Where do most adverse events regarding anticoagulants occur?
Which oral anticoagulants are used today?
The newer oral anticoagulants, in general, have been associated with lower rates of major bleeding and fewer intracranial hemorrhagic events. There is also one study which shows that the use of dabigatran in elderly patients and those with kidney dysfunction may increase the risk of intracranial bleeding.
What factors are usually considered when selecting an oral anticoagulant?
What types of medication errors have been associated with oral anticoagulants leading to adverse events?
It should be noted that warfarin has been the mainstay of anticoagulant therapy for decades, while the other oral anticoagulants have been introduced over the past few years. Therefore, in most of the published literature, the number of adverse events involving warfarin is much greater than the number of events involving newer anticoagulants.
When and Why does bleeding occur after use of oral anticoagulants?
Studies reveal that the first 90 days are the most variable because the INR is still labile and this increases the risk of bleeding. The same dose of warfarin can have unpredictable effects on the INR in different individuals making it difficult to develop a standardized dosage. Further, many patients require alternating doses, and this makes it difficult to have a standard dose. Because the risk of bleeding is highest within the first three months, there should be more frequent monitoring of the INR during this period to prevent bleeding episodes.
Another risk factor is the intensity of anticoagulation. When the INR is more than 2, the risk of bleeding is much greater than when the INR is less than 2. However, when the INR is less than 2, this also increases the risk of stroke in patients with atrial fibrillation. Since warfarin cannot be stopped in atrial fibrillation and an INR less than 2 is not effective to prevent a stroke, other strategies need to be employed like discontinuing platelet agents like aspirin if there is a significant concern for bleeding.
Patient characteristics can also increase bleeding. Studies show that the bleeding risk is increased with the following:
Further patients admitted with sepsis and other hypermetabolic state tend to have an unpredictable response to warfarin, and the bleeding potential is always present.
Drugs that can increase the risk of bleeding include use of:
Over the years several enzyme genetic variations that affect the metabolism of warfarin have been identified. Polymorphism of the cytochrome P4502CP enzymes slows down the metabolism of warfarin, which increases the risk of bleeding. Similarly, alterations of the vitamin K epoxide reductase complex subunit one gene and the VKORC1 enzyme also alter metabolism. The clinical significance of these genetic variations is known because there are limited data. Plus not all laboratories are established to detect these genetic changes, thus making its universal use unrealistic.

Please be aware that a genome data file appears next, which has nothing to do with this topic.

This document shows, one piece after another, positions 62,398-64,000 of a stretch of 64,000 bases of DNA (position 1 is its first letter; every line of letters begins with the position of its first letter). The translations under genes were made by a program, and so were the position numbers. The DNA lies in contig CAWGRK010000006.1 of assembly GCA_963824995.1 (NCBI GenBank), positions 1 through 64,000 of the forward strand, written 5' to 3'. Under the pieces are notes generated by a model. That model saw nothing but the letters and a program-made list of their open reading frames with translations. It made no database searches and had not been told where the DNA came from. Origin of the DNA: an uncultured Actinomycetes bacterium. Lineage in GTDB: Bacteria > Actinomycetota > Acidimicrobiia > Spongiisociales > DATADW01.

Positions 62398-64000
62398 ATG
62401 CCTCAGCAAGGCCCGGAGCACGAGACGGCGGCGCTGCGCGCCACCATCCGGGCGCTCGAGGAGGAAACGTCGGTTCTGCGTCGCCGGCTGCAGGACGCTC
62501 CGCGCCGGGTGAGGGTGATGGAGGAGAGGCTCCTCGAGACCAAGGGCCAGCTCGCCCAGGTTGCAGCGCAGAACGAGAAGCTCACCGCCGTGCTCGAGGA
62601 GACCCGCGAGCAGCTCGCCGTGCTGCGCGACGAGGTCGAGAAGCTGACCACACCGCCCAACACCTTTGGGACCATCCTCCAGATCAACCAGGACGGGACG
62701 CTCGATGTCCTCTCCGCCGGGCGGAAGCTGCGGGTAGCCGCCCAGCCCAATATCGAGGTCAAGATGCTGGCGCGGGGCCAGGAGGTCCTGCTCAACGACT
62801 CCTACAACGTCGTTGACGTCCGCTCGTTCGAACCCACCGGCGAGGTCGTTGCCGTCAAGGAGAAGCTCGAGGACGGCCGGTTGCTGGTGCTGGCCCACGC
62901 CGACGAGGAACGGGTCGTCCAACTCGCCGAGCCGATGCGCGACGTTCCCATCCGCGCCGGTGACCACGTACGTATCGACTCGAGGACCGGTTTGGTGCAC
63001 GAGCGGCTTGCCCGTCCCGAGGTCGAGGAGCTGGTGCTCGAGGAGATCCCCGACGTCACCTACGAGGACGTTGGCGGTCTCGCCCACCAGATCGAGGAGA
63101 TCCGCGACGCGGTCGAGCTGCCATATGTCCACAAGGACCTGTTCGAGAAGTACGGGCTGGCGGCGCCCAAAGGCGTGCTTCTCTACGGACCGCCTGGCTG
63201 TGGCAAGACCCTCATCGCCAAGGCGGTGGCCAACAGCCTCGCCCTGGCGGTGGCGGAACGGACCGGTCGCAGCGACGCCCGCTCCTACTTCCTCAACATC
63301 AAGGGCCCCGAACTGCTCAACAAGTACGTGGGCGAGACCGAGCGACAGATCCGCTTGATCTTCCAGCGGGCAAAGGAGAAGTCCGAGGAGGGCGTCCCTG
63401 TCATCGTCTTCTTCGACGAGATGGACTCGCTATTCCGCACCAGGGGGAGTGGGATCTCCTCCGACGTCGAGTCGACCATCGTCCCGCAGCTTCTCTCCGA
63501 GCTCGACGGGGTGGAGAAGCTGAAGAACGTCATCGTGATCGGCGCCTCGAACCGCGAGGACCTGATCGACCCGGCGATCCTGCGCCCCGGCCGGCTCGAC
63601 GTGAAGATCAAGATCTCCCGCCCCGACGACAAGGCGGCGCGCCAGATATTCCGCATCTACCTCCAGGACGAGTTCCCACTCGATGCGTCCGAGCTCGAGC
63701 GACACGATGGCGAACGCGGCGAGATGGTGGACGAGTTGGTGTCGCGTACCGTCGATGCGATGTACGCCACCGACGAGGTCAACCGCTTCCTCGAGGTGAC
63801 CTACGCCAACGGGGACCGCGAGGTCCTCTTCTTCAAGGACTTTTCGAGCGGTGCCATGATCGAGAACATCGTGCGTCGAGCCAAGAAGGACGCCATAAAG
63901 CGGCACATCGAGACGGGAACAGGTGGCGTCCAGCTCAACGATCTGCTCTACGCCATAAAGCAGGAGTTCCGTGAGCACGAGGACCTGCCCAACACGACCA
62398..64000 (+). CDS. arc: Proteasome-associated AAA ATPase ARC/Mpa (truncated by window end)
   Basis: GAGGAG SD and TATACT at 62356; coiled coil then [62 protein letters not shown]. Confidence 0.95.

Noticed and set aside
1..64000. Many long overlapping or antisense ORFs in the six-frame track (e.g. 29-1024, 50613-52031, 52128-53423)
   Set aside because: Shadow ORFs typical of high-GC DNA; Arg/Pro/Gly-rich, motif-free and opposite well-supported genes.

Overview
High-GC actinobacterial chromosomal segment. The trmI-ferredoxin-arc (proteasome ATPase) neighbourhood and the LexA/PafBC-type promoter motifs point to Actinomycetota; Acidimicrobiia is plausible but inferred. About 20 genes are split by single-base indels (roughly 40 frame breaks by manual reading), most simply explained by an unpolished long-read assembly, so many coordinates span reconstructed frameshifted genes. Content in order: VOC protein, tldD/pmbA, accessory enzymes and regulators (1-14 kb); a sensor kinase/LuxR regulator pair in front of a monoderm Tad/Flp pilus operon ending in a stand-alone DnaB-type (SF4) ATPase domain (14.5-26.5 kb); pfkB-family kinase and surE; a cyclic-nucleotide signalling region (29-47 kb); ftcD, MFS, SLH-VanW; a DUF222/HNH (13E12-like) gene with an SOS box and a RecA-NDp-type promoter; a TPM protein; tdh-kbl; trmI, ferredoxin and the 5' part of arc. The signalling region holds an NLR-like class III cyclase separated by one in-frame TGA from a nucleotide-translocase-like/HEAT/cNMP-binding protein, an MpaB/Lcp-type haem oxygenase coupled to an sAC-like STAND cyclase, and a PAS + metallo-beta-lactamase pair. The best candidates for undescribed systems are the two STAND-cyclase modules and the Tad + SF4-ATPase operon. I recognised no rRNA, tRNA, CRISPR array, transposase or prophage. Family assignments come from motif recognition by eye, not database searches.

So how do we reduce the risk of adverse events involving oral anticoagulants?
Almost every healthcare institution has faced issues with the use of oral anticoagulation, and over the years many have developed strategies to reduce the risk of harm to patients. While education of healthcare workers is important, it also relies on the fact that individual will remain compliant with the education on prevention of harm. Most experts feel that strategies that are based on the entire system (i.e., involve everyone from the pharmacist to the eventual patient) are far more effective as they function at many levels and the errors can hopefully be picked up before the drug even gets to the patient. Some of the risk prevention strategies designed to prevent harm from oral anticoagulants include the following:
Bleeding Risk Assessment Tools
Even though oral anticoagulants are effective drugs, there is concern that these drugs may cause bleeding problems while on therapy. Hence, today several bleeding risk assessment tools based on patient risk factors have been developed. These tools are now being incorporated into clinical decision making. These tools help the clinician better quantify the individual risk of hemorrhage and help classify the patient as low or high risk. The one thing to appreciate is that all the presently available bleeding risk assessment tools were developed for patients treated with warfarin and to date, it is not known whether these same tools can be applied to the newer oral anticoagulants.
The three widely used Bleeding risk Assessment tools include the following:
All of these bleeding risk tools are relatively easy to use than their predecessors. With all these tools, one can obtain the common risk factors from the patient medical history or routinely obtained laboratory investigations that are performed in patients with atrial fibrillation or deep vein thrombosis. The Atria and HAS-Bled score utilize fewer variables and no genetic testing is necessary. The HAS-Bled tool has been validated in several clinical trials and is currently the most frequently used tool to screen for risk of bleeding. Further, the Has-Bled tool also incorporates labile INR, which is obtained following the start of warfarin therapy.
The atria bleeding risk tool is best suited for use in high-risk patients. The one major limitation of the Atria tool is that the score does not include comorbid conditions like blood pressure or use of medications that can increase the risk of bleeding. Currently, Atria is not very widely used and is awaiting clinical validation.
The Hemorr2hages score is comprehensive, and while it takes into account the comorbidity and medications that can increase bleeding, it also requires genetic testing for liver enzymes. The downside is that genetic testing is not always practical in emergency situations and many hospitals lack the capability to conduct such testing.
Bleeding Risk Tools in Clinical Practice